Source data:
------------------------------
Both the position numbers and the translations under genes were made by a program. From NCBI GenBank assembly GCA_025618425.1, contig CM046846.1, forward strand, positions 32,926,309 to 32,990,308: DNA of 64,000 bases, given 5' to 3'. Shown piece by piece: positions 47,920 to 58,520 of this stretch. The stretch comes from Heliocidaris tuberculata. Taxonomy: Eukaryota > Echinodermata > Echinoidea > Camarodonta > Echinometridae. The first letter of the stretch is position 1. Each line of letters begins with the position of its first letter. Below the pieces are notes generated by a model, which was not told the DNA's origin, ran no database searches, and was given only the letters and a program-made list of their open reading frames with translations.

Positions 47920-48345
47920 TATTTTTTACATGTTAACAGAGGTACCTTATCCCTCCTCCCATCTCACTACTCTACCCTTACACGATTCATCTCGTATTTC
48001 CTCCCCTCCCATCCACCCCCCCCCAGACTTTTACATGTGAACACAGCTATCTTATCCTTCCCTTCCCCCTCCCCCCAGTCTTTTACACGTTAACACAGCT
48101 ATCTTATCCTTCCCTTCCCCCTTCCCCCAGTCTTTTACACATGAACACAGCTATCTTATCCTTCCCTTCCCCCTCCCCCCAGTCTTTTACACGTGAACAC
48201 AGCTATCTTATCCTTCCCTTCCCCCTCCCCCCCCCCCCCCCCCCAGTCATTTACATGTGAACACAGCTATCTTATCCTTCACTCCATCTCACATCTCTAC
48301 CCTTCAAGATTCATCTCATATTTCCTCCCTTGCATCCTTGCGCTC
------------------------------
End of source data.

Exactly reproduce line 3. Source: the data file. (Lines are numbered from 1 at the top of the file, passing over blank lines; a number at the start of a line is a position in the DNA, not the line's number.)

47920 TATTTTTTACATGTTAACAGAGGTACCTTATCCCTCCTCCCATCTCACTACTCTACCCTTACACGATTCATCTCGTATTTC